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Periodical article Periodical article Leiden University catalogue Leiden University catalogue WorldCat catalogue WorldCat
Title:The Spirit of God, Pigs and Demons: The 'Samuelites' of Southern Africa
Author:Landau, Paul S.ISNI
Year:1999
Periodical:Journal of Religion in Africa
Volume:29
Issue:3
Pages:313-340
Language:English
Geographic term:Botswana
Subjects:African Independent Churches
African religions
prophets
spirit possession
faith healing
Religion and Witchcraft
Peoples of Africa (Ethnic Groups)
External link:https://www.jstor.org/stable/1581528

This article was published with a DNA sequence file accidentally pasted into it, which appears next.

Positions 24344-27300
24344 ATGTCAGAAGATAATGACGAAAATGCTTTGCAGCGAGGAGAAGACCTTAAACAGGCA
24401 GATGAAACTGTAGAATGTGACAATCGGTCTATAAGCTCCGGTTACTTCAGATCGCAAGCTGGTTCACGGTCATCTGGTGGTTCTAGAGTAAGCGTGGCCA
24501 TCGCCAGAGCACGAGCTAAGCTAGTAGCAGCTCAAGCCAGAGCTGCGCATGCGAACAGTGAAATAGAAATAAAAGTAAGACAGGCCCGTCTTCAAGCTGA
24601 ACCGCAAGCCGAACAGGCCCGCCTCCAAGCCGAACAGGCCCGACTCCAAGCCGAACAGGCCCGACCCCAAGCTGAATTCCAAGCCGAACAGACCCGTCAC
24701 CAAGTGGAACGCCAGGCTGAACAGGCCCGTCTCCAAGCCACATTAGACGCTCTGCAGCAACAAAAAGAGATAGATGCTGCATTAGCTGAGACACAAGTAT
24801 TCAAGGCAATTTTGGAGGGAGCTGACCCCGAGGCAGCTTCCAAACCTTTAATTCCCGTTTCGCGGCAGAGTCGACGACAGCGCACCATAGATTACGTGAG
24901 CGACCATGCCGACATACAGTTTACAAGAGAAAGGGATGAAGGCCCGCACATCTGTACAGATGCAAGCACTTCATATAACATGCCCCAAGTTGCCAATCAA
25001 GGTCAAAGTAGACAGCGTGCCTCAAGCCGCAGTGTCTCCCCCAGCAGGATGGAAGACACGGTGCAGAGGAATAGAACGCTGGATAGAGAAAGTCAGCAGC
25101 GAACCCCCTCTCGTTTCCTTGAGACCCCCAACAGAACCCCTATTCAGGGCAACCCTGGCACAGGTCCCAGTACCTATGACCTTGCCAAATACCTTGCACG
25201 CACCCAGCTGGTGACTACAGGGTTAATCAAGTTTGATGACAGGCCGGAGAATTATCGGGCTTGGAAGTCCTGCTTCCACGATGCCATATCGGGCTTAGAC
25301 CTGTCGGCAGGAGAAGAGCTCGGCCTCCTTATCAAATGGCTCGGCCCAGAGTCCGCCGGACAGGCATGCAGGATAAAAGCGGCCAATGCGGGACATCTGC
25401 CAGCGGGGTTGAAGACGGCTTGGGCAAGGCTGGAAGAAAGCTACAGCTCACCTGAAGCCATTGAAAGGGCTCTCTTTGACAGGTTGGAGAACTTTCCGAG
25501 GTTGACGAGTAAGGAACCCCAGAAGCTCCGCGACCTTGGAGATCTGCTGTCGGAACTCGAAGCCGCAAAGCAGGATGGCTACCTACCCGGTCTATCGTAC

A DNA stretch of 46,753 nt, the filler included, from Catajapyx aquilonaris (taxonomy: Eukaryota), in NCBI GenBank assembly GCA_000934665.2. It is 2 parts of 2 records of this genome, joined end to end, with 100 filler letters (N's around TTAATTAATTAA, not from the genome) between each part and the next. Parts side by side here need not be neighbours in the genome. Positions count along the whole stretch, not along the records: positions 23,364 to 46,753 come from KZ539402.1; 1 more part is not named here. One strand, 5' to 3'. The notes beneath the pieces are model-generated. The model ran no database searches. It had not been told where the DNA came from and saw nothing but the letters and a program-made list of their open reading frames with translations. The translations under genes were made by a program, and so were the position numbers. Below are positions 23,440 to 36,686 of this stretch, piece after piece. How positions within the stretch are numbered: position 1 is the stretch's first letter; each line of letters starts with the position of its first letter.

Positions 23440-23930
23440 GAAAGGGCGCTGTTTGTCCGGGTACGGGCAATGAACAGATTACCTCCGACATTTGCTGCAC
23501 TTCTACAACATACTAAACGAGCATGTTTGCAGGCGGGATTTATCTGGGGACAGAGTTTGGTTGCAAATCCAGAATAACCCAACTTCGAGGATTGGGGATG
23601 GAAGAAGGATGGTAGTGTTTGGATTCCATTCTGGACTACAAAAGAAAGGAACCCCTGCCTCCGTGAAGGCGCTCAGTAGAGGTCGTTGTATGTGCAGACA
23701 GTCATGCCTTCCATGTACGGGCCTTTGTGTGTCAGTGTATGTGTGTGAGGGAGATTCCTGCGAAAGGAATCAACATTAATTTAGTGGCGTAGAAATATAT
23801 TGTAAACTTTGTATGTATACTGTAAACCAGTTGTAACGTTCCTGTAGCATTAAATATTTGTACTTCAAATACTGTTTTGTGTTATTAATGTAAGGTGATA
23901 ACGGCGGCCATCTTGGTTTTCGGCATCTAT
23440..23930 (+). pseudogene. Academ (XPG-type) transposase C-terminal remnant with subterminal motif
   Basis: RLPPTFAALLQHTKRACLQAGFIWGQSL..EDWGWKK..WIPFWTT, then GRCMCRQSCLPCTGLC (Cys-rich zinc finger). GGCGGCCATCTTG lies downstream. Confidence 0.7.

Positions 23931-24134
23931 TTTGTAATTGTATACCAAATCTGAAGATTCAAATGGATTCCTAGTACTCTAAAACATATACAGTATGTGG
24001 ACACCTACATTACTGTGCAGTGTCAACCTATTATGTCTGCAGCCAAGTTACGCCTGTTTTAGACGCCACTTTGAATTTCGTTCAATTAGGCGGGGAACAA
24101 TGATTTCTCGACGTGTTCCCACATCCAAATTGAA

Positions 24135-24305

Abstract:This essay examines a religious story in order to understand the way people make sense of the world. The author first heard the story of the Prophet Mokaleng in 1989. The story takes place in Matsiloje, a village in the former Tati District in northeast Botswana, where the Spiritual Healing Church (SHC) was founded. It concerns an episode of spirit possession in 1923, under the waning rule of a South African expatriate chief, Samuel Moroka, and relevant events afterwards. The author shows that this narrative deals with the sad history of Chief Samuel's people through the figure of the Christian prophet and Church founder, Mokaleng. Twenty years after Samuel's community of refugees gave up their search to find land and peace in southern Africa, the SHC emerged as a forum in which to reconsider their plight. The SHC prophet reflected Samuel across a wide divide of tragedy, hope, and of memory and forgetting. Notes, ref.
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